TOWSON, Md. — "We're talking about removing the President. We should not be rushed, there should be fairness," said Solomon Omo-Osagie, a Professor of Political Science at Baltimore City Community College.
He's been following the impeachment hearings for President Donald Trump since the beginning.
"I think has created some of a divide in the country. Some of my friends I can't even have conversations with them," said Omo-Osagie.
Strong opinions on both sides.
"It needs to be at this point. That's what I think," said Doreen Christian. Cory Doss disagreed and said, "they could be doing more with their time."
WMAR-2 News spoke with people in the Towson community on Wednesday night. Everyone said they've been focused on every update of the impeachment process.
"You're gonna make better choices and you're gonna just pay attention more to who comes in to be in charge or try to be in charge," Christian said.
Some say what's happening now, won't impact their 2020 vote. "I vote for the best candidate," said Doss.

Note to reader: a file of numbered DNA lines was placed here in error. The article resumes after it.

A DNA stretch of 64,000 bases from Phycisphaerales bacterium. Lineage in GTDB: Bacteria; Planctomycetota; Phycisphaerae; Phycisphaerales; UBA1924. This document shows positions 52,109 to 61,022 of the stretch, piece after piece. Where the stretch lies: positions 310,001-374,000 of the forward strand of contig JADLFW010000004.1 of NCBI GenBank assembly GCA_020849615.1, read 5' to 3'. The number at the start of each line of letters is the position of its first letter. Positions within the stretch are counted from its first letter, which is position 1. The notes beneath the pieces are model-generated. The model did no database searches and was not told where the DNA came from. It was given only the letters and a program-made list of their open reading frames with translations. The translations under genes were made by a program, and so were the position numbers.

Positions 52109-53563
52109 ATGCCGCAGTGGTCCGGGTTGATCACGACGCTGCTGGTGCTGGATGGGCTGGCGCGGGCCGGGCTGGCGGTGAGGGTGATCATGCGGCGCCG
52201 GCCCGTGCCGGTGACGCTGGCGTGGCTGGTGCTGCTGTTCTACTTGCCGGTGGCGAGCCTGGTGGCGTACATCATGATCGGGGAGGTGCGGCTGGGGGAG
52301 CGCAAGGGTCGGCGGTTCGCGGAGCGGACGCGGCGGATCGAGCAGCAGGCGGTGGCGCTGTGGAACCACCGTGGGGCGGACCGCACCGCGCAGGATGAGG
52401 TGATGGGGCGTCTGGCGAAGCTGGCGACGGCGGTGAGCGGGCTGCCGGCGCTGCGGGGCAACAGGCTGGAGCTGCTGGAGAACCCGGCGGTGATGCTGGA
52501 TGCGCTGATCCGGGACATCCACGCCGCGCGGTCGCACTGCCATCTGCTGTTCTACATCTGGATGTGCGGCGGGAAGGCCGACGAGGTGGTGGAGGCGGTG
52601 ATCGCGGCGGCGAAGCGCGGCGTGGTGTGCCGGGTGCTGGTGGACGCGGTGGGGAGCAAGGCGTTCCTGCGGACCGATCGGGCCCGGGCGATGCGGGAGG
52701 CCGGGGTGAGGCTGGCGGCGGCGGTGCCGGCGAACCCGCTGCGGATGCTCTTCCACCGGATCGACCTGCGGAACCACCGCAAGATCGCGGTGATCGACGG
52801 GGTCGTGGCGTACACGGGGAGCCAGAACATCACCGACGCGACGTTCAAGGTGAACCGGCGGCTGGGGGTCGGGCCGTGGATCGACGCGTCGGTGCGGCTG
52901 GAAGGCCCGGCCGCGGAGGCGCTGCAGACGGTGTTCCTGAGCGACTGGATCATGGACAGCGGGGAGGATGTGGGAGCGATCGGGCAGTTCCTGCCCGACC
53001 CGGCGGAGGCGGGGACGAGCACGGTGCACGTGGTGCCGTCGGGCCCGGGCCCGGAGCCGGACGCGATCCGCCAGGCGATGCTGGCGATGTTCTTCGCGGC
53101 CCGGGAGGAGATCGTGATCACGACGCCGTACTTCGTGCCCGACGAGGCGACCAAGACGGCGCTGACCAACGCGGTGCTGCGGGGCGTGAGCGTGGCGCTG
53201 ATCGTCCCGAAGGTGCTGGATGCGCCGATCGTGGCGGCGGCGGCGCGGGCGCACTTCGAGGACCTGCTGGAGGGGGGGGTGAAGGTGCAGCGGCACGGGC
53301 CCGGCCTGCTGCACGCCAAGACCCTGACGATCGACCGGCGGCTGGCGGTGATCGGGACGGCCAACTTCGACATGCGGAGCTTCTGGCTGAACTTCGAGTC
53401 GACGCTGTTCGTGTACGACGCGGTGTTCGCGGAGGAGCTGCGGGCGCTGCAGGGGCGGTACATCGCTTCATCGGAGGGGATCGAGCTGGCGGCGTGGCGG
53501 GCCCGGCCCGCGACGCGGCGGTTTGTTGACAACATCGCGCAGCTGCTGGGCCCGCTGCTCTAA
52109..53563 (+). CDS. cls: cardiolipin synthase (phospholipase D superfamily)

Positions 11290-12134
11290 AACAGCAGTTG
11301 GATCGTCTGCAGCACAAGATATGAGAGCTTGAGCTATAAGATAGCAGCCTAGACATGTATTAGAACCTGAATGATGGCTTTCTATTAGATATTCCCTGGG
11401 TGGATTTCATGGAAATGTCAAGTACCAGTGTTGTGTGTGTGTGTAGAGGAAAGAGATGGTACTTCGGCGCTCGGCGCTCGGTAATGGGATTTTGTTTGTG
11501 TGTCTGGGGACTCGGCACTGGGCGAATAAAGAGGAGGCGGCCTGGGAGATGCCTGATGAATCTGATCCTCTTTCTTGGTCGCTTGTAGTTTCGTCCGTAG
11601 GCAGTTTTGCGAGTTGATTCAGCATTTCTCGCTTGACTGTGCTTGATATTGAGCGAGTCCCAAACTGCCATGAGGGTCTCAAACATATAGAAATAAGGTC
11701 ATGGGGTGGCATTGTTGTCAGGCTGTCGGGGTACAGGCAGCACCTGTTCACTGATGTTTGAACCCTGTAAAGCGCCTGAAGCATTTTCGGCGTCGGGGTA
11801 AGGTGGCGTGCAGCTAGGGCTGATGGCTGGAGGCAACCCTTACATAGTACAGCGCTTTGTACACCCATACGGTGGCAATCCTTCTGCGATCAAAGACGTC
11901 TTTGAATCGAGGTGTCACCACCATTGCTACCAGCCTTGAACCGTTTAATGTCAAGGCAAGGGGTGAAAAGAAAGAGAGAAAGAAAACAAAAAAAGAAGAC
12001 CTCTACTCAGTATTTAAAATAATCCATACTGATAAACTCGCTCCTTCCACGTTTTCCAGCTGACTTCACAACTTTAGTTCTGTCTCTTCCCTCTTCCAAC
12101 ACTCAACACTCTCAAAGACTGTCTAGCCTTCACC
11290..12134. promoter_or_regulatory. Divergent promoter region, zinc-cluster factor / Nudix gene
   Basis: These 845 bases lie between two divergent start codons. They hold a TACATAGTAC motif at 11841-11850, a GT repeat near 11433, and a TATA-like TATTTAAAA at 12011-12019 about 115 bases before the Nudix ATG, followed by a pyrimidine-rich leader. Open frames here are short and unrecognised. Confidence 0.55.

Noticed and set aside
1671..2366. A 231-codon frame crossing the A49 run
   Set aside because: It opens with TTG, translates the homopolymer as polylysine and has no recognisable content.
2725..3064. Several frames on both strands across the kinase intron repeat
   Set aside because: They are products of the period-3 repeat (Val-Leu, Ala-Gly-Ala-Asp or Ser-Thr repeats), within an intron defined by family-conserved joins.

Wednesday, President Trump was impeached by the house, which is predominately democrats. "Impeachment is not a frivolous tool. It’s not something the majority can use just because," said Omo-Osagie. "I just want them to say wait a minute. This is our nation. We don’t have to destroy it because we disagree or because we don’t like the president or because 63 million people made a mistake in 2016."
Omo-Osagie is concerned that partisan politics is threatening the integrity of our democracy.
"People are not taking head to the fact that we will have a democrat as president and we will have conservatives in the majority. When that time comes they are going to determine what constitutes an impeachable offense and the standards could be fairly low," said Omo-Osagie. "Removing the president, Democrat or Republican, should not be a trivial matter. What I mean by that is if two parties have fundamental disagreement on policy, but they have a hard time reconciling those differences then they resort to using impeachment as a tool."
President Trump now faces a trial in the US Senate, which is predominately republicans.